Thursday, 17 November 2016

Leppington House

 
Leppington House (Photo from National Trust NSW collection)

Perched at the summit of a high ridgeline looking west towards the Blue Mountains, Leppington House stood conspicuously here in its surroundings for close to 130 years. It was a grand two storey mansion that had a long and interesting history. To give you an idea of where the house once stood, its access was from today's Denham Court Road.

The house was built on a land grant to William Cordeaux, who assigned a party of convict labourers to clear the ground at his property, after which construction of the house began. The house is likely to have been constructed between 1823 and 1828. A carriageway entered the property from Camden Valley Way, led over two creeks and made its way up the ridge to the house. It was described in the 1930s in the Camden News: "The situation for such an old homestead is ideal, and commands a panoramic view on either side, such places as the Sanatorium at Wentworth Falls, Sydney Harbour Bridge, Blue Mountains round to The Gib at Bowral are easily picked out."

The original owner William Cordeaux arrived in Australia on the ship Friendship in January 1818. He came to the Colony to join the Commissariat Department as Deputy Commissariat-General. By 1828 William was the largest sheep and cattle owner in the district. He also employed a large number of convicts as well as shepherds. Though his Leppington property was the main base of the estate, most of the Shepherds worked at Cordeaux's other property at Sutton Forest.

The property and house passed to James Payten in 1873 after Cordeaux's wife had let the property after her husband's death. By 1911 the property was owned by a man named Charles Perry. He and his wife Fanny established a country tea garden at the homestead as well as a riding school where visitors would hire horses to ride over the property. Perry also had aviaries with around 600 birds of all varieties. In addition there were kangaroos, wallabies, paddy-melons and monkeys in his collection of animals.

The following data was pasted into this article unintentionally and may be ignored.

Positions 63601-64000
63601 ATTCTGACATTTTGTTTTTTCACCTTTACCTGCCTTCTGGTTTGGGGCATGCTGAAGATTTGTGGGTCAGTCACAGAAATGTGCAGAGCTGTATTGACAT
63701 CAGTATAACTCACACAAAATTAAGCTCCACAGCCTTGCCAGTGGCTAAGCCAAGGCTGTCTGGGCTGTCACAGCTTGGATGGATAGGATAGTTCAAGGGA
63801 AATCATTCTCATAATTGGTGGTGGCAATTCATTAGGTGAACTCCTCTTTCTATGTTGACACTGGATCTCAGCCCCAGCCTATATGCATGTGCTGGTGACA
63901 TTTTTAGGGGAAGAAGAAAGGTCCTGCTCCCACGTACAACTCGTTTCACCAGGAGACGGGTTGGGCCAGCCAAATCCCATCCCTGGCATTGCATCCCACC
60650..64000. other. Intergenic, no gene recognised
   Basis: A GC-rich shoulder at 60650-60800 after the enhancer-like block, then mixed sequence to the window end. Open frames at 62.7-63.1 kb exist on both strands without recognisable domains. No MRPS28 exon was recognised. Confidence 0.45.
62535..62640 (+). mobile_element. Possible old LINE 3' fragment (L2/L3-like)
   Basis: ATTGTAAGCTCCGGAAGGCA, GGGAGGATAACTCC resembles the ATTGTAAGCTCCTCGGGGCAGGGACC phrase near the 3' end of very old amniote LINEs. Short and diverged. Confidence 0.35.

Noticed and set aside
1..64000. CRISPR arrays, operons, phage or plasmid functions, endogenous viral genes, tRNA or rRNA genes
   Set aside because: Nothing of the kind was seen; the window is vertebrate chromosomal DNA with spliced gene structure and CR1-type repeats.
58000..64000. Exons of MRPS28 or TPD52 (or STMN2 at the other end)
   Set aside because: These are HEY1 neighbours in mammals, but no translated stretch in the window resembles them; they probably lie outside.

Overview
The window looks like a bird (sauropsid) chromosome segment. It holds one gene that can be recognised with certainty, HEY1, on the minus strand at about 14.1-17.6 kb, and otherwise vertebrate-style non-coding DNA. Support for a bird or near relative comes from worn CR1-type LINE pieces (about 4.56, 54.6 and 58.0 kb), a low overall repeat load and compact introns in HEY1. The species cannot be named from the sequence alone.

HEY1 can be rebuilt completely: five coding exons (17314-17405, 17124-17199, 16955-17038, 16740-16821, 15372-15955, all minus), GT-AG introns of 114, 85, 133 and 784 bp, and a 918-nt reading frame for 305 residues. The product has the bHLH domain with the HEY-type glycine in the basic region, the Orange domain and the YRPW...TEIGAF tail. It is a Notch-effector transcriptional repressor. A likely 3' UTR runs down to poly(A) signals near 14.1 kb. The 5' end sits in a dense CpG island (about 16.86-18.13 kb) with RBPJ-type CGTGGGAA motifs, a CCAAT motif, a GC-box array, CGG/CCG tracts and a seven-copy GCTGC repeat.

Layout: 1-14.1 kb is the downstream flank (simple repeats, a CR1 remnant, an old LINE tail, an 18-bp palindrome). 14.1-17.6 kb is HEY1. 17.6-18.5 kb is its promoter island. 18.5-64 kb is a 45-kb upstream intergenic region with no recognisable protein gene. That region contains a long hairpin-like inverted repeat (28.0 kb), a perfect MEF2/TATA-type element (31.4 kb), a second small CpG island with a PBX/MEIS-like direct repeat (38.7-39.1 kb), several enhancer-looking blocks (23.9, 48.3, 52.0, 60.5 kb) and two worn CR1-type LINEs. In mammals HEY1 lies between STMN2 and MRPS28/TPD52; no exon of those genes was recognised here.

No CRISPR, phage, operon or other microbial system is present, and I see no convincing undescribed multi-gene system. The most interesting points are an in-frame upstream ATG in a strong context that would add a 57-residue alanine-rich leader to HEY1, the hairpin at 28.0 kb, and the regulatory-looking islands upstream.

Three different sources have the house burnt down in either the 1940s, 50s or 60s! The 1940s appears to be the correct decade. At the time of the fire it was in a very poor condition. However, some of the bricks from the house were used in construction in 1955 at the Leppington Public School. The house site now forms part of the East Leppington Development Precinct and continues to be used for grazing cattle in undeveloped areas, but has been re-zoned for development. The site of Leppington house, now referred to as the Leppington House archaeological site, will hopefully be listed on the State Heritage Register. The present major landowner, Campbelltown Council, the Heritage Office and the NSW Department of Planning and Infrastructure all support conservation of the Leppington House archaeological site as a local park. The original carriageway of Leppington House Estate is today defined by a mature double-tree row of native species and identified as being of exceptional cultural heritage significance.

 
Participants in a hunt at Leppington House in July 1935. They were thought to be members of the Ingleburn Horse and Pony Club.
 
 
 
 
Sources:

East Leppington (Willowdale) Precinct 8
Historical Archaeological Monitoring and Investigation Report
November 2016

Camden News, Thursday 25 June 1936

HOLMES, Marie 2012
A Scrapbook of History: Stories of the Macarthur District
Campbelltown: Campbelltown and Airds Historical Society

2 comments:

  1. I live in Cordeaux Street at Leppington and was aware that a historic home did exist in the area but was burnt down at some stage. I always wondered what it looked like and where its exact location was - so thank you for the images and the post. I'm glad to hear Campbelltown Council has recognised its cultural heritage significance and will be preserving the site.

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  2. I'm really glad this article has helped. Yes, I also agree that this is great news for preservation of the site.

    Andrew

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